- Â Laments N7.8bn monthly wage bill, says no misapplication of bailout funds
James Emejo in Abuja
The Governor of Benue State, Mr. Samuel Ortom, thursday called on security agencies to live up to expectations by bringing those who have breached law and order as a result of their disruptive agitations to book.
He said though individuals have freedom of expression, particularly the current campaign for restructuring, but these must be conducted within the ambit of law, adding that only strict adherence to law had served to unite the country.
Reacting to the recent agitations in the South-east by the Indigenous People of Biafra (IPOB) which has now been proscribed by the federal government, Ortom said security agencies should ensure that impunity does not prevail in any part of the country.
He said those who erred should be sanctioned while every Nigerian should be encouraged to embrace the rule of law.
He also called for concerted efforts by stakeholders to positively engage the youths in productive ventures to minimise similar agitations.
Speaking at an interactive session with journalists in Abuja, the governor who also provided an update on the recent flooding in his state, said the dredging of River Benue remained a permanent solution to the incessant flooding which had caused wanton destruction to properties and displaced many.
While expressing gratitude to the federal government, corporate individuals, civil society and media for their prompt response to the natural disaster, he said a lot remained to be done.
He said the state government had spent N50 million to provide temporary relief to affected persons.
He said 21 local government areas out of 23 were affected by the flooding which literarily washed away roads and bridges, rendering them impassable.
Ortom, while appealing for more support, admitted that the state lacked the capacity to restore the wanton destruction.
Nonetheless, he said his administration had been able to cut a total wage bill of N8.5 billion which he inherited from his predecessor to N7.8 billion through the elimination of ghost workers.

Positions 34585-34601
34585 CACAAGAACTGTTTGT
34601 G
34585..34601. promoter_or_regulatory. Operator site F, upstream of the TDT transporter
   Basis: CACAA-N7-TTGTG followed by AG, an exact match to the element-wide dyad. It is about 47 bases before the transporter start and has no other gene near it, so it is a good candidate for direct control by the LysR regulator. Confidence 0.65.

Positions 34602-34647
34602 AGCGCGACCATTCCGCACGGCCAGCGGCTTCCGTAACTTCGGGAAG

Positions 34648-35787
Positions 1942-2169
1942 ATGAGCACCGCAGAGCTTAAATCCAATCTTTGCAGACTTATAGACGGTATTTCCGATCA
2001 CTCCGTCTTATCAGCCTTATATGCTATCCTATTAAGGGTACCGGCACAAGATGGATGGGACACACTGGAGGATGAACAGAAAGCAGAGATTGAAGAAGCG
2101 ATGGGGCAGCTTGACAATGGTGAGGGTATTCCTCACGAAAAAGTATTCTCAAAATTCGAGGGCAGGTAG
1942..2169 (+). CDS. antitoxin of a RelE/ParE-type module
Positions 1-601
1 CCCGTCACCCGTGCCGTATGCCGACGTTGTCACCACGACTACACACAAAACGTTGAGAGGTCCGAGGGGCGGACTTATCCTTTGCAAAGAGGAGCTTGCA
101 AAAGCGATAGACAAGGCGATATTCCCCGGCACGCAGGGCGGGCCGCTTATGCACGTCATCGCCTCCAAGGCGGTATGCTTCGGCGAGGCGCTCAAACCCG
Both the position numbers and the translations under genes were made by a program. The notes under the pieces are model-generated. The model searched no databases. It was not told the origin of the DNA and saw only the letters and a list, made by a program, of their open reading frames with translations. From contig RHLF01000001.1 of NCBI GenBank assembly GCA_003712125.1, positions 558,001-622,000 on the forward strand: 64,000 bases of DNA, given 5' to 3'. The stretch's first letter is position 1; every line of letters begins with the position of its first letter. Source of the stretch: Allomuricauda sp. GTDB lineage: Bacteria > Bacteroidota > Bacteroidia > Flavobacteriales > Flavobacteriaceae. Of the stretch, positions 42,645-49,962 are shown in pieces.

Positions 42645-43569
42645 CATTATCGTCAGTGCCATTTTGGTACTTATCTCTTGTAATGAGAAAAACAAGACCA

Yet, the government is still unable to pay salaries largely as a result of revenue shortfall from the monthly federation account which stood at about N6 billion on the average.
The state currently has at least six months salary arrears for state civil servants and nine months for local government workers.
The former Governor, Mr. Gabriel Suswan had effected a wage increase before leaving office, but the current fiscal crisis pose a great challenge for the incumbent governor.
An attempt to review workersâ€™ wage downwards is unlikely.
A state of emergency had since been declared on salary payment while key projects had been delayed to the dismay of the governor, who appeared helpless over the daunting liabilities. He insisted payment of salary remained a priority for his administration.
Ortom said he is uncomfortable with the stateâ€™s inability to pay salaries though no fault of his- but he must take responsibility as a leader.
â€œI am looking for everything under the sun to surmount this challenge of payment of salary,â€ he said.
Effectively, the state is running on a N1.8 billion deficit on monthly basis.
The state university has a wage bill of about N600 million- but paid to date.
He said he inherited N29 billion in salaries, pension and gratuity.
He, seized the opportunity to dispel accusations from labour unions that the state may have misappropriated the N28 billion bailout funds from the federal government to reduce the liabilities stressing that â€œNo single kobo was diverted from the bailout accountâ€.
He said the account was open to the Economic and Financial Crimes Commission (EFCC) for necessary scrutiny.
He said though the state assembly had given the nod for him to borrow but this requires approval from the Federal Ministry of Finance and vetting by the debt management office (DMO).
Ortom, also took time to address the alleged misappropriation of N107 billion Ecological Fund by the previous administration. He said a report had already indicted the previous administration which has been mandated to make a refund.